I have an empty directory. I am using following command to view the contents of that directory.

ls -lart

The output I get is below.

total 12
drwxr-xr-x 5 root  root  4096 Oct  2 12:26 ..
drwxr-xr-x 2 apx   aim   4096 Nov 29 18:40 .

I don't have any files in this directory, then what counts out to 12 here (total 12)?


3 Answers 3


That is the total number of blocks taken up by the files, although I would expect the total to be 8 instead of 12 (using 1k blocks). Try ls -as1 to see the size in blocks of each file.

  • This is the output I get... total 12 4 drwxr-xr-x 5 root root 4096 Oct 2 12:26 .. 8 drwxr-xr-x 2 apx aim 4096 Nov 29 18:40 .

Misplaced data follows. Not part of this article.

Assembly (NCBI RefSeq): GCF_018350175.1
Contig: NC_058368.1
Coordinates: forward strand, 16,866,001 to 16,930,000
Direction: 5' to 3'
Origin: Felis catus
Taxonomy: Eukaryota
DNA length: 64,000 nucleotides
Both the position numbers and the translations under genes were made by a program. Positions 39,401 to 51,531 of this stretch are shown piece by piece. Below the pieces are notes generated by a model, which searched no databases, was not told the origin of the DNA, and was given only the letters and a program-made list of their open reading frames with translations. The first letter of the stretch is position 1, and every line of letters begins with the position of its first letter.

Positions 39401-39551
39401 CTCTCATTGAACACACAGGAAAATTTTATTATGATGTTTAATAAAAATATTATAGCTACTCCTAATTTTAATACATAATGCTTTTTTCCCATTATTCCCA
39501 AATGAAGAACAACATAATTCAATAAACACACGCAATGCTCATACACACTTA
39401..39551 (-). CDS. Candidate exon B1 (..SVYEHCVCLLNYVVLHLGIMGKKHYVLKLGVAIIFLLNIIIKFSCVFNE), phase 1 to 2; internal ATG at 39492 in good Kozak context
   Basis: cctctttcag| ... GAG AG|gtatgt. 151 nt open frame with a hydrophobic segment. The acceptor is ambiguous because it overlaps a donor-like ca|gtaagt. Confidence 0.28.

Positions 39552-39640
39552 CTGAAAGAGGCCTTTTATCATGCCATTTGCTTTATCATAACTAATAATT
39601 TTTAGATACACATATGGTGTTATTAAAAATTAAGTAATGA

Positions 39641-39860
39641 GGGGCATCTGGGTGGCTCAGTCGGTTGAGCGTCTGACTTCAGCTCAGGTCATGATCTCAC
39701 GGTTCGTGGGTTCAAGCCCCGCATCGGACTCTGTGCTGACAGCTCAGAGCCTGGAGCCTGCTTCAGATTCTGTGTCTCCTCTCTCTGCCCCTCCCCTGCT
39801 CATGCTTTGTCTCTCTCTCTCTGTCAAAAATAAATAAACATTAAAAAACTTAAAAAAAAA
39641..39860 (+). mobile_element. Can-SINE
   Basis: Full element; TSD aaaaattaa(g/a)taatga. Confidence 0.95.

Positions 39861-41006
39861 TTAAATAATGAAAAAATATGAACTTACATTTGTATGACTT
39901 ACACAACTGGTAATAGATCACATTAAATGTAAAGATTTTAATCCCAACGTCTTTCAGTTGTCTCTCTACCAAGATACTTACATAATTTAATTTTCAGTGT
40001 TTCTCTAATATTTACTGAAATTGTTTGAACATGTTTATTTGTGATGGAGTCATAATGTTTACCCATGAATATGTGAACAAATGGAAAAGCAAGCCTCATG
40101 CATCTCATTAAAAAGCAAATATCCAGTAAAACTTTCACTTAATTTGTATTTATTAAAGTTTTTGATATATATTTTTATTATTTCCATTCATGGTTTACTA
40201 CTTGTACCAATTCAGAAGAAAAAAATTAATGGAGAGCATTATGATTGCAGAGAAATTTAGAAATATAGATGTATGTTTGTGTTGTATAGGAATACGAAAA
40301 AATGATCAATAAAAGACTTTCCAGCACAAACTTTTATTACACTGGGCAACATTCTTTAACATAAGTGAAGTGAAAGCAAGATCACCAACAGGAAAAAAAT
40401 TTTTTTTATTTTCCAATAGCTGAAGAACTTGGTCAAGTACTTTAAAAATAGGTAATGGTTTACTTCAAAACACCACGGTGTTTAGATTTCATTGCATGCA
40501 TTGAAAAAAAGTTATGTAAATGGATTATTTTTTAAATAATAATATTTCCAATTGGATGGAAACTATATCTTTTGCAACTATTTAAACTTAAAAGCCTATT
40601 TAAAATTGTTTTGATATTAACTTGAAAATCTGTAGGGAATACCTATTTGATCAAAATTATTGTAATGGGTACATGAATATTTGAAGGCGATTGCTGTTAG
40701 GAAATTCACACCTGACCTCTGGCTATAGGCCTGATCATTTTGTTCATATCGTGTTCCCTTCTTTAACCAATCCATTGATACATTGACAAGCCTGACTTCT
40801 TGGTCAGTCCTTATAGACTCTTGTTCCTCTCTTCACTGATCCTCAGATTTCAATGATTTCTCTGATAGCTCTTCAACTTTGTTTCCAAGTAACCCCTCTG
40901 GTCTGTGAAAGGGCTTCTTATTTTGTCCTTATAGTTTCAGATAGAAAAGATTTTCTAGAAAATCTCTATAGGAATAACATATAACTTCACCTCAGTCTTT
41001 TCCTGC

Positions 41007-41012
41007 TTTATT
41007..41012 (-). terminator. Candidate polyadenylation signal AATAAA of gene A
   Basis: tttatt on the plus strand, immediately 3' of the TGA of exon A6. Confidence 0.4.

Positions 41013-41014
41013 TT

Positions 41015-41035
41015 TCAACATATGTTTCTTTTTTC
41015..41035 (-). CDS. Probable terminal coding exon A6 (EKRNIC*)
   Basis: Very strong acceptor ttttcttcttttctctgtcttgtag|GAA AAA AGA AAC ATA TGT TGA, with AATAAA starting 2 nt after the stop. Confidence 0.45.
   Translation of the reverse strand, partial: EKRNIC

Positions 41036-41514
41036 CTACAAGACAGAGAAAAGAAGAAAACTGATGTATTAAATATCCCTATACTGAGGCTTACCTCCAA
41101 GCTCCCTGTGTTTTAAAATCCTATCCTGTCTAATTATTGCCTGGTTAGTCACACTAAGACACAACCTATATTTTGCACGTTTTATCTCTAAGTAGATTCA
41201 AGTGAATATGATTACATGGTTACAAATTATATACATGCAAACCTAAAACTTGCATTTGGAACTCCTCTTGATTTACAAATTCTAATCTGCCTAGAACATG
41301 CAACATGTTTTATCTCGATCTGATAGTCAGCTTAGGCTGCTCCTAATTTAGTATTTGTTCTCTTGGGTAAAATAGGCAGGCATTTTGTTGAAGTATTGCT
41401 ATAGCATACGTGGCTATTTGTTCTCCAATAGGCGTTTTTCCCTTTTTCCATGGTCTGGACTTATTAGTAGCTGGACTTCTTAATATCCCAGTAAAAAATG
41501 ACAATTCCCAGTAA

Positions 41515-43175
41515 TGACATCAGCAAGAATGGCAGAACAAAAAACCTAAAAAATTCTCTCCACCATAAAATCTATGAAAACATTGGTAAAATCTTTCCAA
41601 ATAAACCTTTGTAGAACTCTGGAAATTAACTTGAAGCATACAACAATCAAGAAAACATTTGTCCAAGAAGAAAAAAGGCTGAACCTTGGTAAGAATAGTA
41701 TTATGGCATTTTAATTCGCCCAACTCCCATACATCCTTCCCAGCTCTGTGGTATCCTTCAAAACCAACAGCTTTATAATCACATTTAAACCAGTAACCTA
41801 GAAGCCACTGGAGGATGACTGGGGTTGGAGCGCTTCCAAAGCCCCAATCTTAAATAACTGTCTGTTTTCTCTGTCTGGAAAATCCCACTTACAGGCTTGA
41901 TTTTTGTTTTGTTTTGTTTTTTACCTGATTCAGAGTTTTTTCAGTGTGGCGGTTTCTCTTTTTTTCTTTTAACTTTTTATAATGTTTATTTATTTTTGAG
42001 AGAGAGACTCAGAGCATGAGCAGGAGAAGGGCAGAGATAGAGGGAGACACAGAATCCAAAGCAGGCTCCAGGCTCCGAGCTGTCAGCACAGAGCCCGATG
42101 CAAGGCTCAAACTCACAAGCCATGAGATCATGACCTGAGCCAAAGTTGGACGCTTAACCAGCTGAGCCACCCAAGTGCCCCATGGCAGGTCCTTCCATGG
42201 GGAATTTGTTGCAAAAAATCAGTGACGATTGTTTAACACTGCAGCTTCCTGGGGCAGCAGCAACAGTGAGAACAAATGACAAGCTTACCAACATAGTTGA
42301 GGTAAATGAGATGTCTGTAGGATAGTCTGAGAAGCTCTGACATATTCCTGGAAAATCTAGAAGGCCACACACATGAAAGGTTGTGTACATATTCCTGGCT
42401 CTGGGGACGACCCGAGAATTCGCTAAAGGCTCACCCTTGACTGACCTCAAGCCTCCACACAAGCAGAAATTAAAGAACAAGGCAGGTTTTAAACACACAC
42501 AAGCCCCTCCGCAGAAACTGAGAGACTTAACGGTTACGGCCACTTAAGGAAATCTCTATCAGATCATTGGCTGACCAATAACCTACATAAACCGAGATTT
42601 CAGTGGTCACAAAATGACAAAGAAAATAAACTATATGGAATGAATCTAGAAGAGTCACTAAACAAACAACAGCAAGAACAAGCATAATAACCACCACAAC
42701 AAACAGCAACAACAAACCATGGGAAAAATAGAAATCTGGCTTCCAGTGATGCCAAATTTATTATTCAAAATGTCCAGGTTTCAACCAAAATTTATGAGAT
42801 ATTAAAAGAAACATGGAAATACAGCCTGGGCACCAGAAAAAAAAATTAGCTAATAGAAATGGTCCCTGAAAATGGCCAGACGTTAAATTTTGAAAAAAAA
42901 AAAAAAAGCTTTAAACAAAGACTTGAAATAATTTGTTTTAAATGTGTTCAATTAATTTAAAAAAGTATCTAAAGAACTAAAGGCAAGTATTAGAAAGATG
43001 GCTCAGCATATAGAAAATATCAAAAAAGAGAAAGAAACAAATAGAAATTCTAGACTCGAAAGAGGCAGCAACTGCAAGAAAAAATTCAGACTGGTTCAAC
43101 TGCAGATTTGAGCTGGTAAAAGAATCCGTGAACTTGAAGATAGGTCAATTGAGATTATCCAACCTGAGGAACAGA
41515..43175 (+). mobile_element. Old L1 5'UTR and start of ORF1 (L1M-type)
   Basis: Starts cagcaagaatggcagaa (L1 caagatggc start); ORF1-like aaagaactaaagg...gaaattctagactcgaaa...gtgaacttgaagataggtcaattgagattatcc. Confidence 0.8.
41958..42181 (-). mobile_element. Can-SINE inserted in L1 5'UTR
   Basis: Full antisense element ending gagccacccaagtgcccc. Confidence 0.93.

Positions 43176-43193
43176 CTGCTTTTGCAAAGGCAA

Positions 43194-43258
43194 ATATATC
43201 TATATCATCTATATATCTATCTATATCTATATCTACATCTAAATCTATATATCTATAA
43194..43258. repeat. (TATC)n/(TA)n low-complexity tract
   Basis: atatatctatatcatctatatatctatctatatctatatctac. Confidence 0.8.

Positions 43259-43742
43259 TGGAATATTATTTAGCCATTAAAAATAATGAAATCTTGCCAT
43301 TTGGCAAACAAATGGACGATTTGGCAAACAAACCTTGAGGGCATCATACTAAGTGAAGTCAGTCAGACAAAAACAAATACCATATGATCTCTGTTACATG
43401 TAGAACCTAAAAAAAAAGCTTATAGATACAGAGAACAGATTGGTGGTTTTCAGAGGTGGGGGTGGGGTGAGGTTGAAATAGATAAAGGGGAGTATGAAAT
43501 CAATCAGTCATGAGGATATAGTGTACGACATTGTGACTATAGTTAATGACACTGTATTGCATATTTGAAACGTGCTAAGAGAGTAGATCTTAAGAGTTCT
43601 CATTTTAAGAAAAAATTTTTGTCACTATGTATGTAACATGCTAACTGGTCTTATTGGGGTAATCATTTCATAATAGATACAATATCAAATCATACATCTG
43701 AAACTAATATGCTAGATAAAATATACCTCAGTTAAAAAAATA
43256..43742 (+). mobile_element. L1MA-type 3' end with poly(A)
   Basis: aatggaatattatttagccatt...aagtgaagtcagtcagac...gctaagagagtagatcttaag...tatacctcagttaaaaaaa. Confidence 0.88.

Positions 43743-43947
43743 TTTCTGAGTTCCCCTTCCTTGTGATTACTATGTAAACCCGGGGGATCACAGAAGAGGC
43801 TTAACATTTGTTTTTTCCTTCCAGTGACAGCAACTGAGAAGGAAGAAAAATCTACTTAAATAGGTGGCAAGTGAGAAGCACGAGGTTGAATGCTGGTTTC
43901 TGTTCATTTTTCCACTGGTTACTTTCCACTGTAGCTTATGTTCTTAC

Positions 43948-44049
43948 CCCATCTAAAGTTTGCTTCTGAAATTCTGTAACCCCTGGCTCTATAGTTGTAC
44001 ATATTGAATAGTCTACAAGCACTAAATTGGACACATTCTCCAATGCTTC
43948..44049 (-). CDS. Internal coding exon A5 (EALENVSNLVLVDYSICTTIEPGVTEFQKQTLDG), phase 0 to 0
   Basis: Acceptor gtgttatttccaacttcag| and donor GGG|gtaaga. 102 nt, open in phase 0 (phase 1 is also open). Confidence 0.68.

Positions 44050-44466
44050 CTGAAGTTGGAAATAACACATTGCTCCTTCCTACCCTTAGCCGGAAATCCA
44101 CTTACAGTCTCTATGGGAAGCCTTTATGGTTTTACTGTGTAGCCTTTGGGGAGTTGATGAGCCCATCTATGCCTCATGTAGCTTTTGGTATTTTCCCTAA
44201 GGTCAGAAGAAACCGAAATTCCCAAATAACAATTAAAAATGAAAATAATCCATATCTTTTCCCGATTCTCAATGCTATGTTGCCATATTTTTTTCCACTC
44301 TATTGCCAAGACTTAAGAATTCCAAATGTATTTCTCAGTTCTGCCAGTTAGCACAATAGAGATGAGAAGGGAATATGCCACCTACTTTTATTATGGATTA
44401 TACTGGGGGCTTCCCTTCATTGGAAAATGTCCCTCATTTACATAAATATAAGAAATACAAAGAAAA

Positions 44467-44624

– g4ur4v
    Nov 29, 2012 at 14:00

The "total" is the disk usage of listed files (because of -a including the . and .. entries) in blocks (1024 bytes or if POSIXLY_CORRECT is set in 512 bytes), not including the content of subdirectories.

If same files are not referenced and therefore listed twice (hard-links), you can get the same output with

du -Ss

or in human readable units

du -Ssh
  • 3
    No, ls just adds up the disk usage of the files listed (so . and .. are included only if -a is included), and contrary to du, ls doesn't account for hardlinks, so the result will be different. -a, -A (GNU), -L at least will affect the value reported. Also note that with GNU ls, the value will be different if POSIXLY_CORRECT is in the environment (block size 512) or not (block size 1024) Nov 29, 2012 at 13:54
  • 1
    Thanks Stephane Chazelas for your comment. I improved my answer. As GNU's du react also on POSIXLY_CORRECT, it should use the same block size.
    – jofel
    Nov 29, 2012 at 14:27

total count of blocks, it includes also indirect blocks.

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